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Clevo with Framework GPU interconnect standard?


KabyZen

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1 hour ago, jaybee83 said:

welp, one can dream...i like the way that OP it thinking. however, in the end, Clevo is now following the money trail, thin n light BGA crap FTW! 😢

Or go  to Apple ARM M series chip , 60w consume and get the same gpu performance as a stock mxm 2080. The cpu power is grater than the i9 .... If they managed to release the direct X support , then in the gaming bussiness will be completly broken. 

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Clevo P751TM1-G 8700K/16GB/GTX 1080@120W/1.5TB/FHD 144 G-Sync/ Asus PG279Q

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5 hours ago, Csupati said:

With TB4 they managed to bypass the PCH and other interconnection,  its directly wired to the cpu.

Only on certain implementations like 45W H series 11th Gen and up, but not necessarily on any HX chips.

 

Also TB4 has increased latency due to PAM signal encoding so it was always feel slower than PCIe even at the same bandwidth.

Desktop - Ryzen 7 7800X3D, 32GB DDR5-6000 C32, 2TB WD SN850, XFX 7900 GRE, 27 inch QHD, Windows 10 Pro 22H2

Clevo X170SM - 10900K, 32GB DDR4-2933 CL17, 4TB WD SN850X, RTX 3080 mobile, 17.3 inch FHD 144hz, System76 open source firmware, Windows 10 Pro 22H2

Clevo X370SNW - 13900HX, 64GB DDR5-5600 CL40, 4TB Samsung 990 Pro, RTX 4090 mobile, 17.3 inch FHD 144hz, System76 open source firmware, Windows 10 Pro 22H2

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41 minutes ago, Csupati said:

If they managed to release the direct X support , then in the gaming bussiness will be completly broken. 

 

Ha ha... (As a guy who recently dumped Windows laptops for a MacBook Pro, and has been happily using it for gaming...)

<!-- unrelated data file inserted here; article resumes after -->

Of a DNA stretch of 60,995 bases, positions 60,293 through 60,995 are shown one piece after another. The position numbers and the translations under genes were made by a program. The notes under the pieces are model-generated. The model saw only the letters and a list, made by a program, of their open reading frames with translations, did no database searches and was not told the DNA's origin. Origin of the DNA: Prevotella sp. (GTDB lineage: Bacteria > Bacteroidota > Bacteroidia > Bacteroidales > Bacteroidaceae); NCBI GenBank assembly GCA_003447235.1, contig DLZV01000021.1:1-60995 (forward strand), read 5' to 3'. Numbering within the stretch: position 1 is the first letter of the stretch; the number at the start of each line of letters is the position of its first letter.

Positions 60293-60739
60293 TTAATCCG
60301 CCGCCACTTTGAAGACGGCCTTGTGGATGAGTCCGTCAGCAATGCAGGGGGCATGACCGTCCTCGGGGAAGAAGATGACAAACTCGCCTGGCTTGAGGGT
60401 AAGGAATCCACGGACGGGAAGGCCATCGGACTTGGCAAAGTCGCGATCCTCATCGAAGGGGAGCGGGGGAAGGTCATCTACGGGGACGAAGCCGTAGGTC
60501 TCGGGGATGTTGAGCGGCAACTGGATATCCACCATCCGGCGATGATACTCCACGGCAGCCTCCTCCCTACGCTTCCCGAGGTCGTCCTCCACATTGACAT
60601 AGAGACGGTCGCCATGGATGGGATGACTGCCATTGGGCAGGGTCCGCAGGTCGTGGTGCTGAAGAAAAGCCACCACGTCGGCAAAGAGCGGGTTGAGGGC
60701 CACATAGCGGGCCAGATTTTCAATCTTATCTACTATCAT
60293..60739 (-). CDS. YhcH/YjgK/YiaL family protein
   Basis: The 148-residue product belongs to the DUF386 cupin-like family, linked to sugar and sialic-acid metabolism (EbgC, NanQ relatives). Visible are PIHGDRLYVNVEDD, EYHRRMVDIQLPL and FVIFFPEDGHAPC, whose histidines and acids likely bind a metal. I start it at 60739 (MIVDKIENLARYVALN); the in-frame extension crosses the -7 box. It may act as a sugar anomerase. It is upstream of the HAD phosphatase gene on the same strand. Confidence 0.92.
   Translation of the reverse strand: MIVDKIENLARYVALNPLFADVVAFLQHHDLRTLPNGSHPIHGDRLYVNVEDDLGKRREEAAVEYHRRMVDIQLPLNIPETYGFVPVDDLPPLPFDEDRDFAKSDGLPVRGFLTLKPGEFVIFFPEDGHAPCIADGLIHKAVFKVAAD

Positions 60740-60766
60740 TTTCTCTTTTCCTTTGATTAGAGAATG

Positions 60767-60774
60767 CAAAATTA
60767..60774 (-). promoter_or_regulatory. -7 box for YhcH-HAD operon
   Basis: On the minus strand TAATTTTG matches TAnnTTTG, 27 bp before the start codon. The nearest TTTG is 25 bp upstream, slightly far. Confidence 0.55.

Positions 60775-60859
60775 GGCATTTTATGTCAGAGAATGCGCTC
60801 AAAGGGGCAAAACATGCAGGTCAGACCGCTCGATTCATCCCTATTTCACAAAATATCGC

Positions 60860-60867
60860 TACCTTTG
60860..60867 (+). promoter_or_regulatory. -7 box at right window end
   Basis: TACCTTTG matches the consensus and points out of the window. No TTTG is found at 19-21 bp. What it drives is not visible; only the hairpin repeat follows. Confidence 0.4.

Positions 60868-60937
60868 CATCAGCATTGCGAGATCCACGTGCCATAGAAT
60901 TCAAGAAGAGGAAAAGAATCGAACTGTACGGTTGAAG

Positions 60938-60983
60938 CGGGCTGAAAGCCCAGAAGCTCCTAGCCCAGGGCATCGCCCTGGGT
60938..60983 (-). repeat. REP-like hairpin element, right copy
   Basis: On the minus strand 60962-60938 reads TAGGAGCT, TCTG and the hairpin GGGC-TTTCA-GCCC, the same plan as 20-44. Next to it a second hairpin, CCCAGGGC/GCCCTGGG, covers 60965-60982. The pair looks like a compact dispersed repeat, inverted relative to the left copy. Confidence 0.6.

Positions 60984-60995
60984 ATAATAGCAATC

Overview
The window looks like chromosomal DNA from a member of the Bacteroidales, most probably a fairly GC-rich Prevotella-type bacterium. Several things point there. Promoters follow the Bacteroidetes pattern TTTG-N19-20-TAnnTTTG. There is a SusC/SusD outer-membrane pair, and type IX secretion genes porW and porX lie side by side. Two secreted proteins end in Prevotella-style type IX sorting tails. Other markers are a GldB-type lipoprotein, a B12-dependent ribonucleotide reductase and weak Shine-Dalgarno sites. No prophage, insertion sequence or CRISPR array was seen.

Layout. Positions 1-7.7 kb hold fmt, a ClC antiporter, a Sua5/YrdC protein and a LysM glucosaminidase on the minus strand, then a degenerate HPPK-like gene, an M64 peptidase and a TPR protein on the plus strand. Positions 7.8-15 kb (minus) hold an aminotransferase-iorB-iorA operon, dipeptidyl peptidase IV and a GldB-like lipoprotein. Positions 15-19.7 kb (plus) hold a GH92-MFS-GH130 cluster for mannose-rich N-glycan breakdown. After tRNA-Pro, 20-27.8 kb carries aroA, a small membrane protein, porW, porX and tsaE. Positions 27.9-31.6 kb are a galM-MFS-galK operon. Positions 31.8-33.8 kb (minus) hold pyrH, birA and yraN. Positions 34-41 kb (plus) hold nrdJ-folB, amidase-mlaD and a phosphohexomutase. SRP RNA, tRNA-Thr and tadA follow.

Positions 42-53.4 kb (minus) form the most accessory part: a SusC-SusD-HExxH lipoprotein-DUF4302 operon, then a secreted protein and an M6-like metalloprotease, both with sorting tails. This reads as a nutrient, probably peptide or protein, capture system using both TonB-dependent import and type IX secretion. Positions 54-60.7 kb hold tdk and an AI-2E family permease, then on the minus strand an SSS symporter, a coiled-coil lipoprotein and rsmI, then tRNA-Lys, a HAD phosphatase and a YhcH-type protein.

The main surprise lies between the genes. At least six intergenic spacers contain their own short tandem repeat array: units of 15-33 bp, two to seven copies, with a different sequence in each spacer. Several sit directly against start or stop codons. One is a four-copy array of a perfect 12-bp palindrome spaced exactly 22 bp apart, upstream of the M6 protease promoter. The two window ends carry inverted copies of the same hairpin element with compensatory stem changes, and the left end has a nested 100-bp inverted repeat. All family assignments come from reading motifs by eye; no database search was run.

• As you may be aware, in June, Apple released beta software "Apple Game Porting Toolkit" (GPTK), which is basically a custom packaging of Wine with an additional library called "D3DMetal" which translates DirectX 11/12 calls to Metal calls.  It was presented as an evaluation tool for game devs considering a possible macOS port, but folks on the Internet had full Windows titles like Elden Ring up and running in a matter of hours.  GPTK was released with a tight license, preventing it from being used with any third-party products or game ports.
    • The guy at Apple driving GPTK is Nat Brown, who used to be a graphics & VR guy at Valve.
  • Since then, Apple has been releasing updates to GPTK every few weeks, and performance has gone up bit with each release.
  • Tooling built up around GPTK like CXPatcher and Whisky, which made it a bit easier for non-technical folks to try to use it.
  • In August, Apple changed the license to allow redistribution of the D3DMetal library.  (Still can't be used to ship a game port, though.)
  • In mid-September, CodeWeavers released a beta version of CrossOver (23.5) which integrates D3DMetal, making it much easier for "anyone" to use this to run Windows DirectX 11/12 games.  Install CrossOver, install the Windows version of Steam, toggle D3DMetal on, install a game, and run it.
  • Later today, macOS 14 "Sonoma" is launching and all of this stuff should be heading out of beta.

Definitely an Interesting time to be a Mac gamer.  (There's also really interesting stuff going on in MoltenVK.)  There's still a notable hole, though; there is currently no way to run games that use AVX instructions on Apple's ARM CPUs, because neither Rosetta 2 or Windows 11's x86-to-ARM emulator support AVX instructions.  (Ratchet & Clank: Rift Apart, The Last of Us: Part 1, et. al.)

 

Not to derail the thread, this will be my only post on the matter, but there has been some chatter over here.

  • Confused 1

Apple MacBook Pro 16-inch, 2023 (personal) • Dell Precision 7560 (work) • Full specs in spoiler block below
Info posts (Dell) — Dell Precision key postsDell driver RSS feeds • Dell Fan Management — override fan behavior
Info posts (Windows) — Turbo boost toggle • The problem with Windows 11 • About Windows 10 LTSC

Spoiler

Apple MacBook Pro 16-inch, 2023 (personal)

  • M2 Max
    • 4 efficiency cores
    • 8 performance cores
    • 38-core Apple GPU
  • 96GB LPDDR5-6400
  • 8TB SSD
  • macOS 14 "Sonoma"
  • 16.2" 3456×2234 120 Hz mini-LED VRR display
  • Wi-Fi 6E + Bluetooth 5.3
  • 99.6Wh battery
  • 1080p webcam
  • Fingerprint reader

Also — iPhone 12 Pro 512GB, Apple Watch Series 8

 

Dell Precision 7560 (work)

  • Intel Xeon W-11955M ("Tiger Lake")
    • 8×2.6 GHz base, 5.0 GHz turbo, hyperthreading ("Willow Cove")
  • 64GB DDR4-3200 ECC
  • NVIDIA RTX A2000 4GB
  • Storage:
    • 512GB system drive (Micron 2300)
    • 4TB additional storage (Sabrent Rocket Q4)